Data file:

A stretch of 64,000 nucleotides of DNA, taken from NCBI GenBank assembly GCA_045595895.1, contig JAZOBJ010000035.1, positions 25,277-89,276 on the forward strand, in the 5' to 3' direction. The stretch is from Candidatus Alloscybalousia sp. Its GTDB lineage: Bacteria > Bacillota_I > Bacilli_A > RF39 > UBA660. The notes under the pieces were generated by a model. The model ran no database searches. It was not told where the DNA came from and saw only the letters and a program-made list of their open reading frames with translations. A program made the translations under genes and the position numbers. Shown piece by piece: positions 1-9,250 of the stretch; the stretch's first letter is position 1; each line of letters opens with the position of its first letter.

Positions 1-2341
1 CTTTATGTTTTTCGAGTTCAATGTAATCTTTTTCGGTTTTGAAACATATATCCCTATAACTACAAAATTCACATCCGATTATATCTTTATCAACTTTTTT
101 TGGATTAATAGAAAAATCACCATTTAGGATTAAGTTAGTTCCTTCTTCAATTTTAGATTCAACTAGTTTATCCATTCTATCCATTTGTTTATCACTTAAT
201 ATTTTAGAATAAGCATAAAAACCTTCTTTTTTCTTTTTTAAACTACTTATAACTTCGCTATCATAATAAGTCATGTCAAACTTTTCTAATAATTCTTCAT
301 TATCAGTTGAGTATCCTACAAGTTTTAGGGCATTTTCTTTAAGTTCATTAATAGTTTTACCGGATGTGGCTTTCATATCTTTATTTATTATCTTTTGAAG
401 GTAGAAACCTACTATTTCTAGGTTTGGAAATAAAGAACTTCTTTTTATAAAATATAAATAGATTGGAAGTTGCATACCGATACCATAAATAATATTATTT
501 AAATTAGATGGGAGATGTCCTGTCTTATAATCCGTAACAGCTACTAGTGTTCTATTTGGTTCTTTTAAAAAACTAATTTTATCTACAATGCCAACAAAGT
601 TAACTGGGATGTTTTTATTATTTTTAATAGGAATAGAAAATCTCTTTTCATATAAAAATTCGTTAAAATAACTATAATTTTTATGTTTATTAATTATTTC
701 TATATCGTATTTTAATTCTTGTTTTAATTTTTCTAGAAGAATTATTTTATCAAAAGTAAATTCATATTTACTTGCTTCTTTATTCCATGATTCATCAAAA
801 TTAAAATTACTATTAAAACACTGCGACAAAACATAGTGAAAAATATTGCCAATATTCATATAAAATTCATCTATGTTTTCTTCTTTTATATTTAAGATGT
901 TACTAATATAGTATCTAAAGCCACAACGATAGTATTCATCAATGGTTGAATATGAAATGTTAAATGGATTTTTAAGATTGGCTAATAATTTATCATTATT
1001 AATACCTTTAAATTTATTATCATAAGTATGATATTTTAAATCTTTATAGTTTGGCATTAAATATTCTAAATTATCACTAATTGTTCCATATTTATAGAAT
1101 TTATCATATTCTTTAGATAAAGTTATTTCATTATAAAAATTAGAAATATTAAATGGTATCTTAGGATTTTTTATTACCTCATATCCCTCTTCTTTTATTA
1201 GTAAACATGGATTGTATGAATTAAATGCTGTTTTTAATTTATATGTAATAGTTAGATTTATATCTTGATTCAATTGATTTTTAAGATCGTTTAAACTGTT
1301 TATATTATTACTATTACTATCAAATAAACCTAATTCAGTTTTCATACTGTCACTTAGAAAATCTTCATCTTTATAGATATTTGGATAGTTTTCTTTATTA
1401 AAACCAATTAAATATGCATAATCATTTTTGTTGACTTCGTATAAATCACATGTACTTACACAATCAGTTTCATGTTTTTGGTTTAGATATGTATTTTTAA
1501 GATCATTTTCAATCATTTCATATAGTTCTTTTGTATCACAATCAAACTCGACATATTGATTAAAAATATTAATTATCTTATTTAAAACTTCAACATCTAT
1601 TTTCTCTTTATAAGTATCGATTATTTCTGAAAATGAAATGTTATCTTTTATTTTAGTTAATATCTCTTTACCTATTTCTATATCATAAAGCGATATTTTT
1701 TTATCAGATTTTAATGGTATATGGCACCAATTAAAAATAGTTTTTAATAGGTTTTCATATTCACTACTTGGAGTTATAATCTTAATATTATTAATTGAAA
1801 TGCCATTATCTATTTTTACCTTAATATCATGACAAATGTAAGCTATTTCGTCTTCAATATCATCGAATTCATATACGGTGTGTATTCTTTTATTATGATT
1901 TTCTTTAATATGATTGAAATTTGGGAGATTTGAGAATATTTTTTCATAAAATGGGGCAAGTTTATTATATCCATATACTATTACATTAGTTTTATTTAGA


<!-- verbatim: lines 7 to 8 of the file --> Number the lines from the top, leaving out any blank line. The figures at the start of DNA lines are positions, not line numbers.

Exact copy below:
401 GTAGAAACCTACTATTTCTAGGTTTGGAAATAAAGAACTTCTTTTTATAAAATATAAATAGATTGGAAGTTGCATACCGATACCATAAATAATATTATTT
501 AAATTAGATGGGAGATGTCCTGTCTTATAATCCGTAACAGCTACTAGTGTTCTATTTGGTTCTTTTAAAAAACTAATTTTATCTACAATGCCAACAAAGT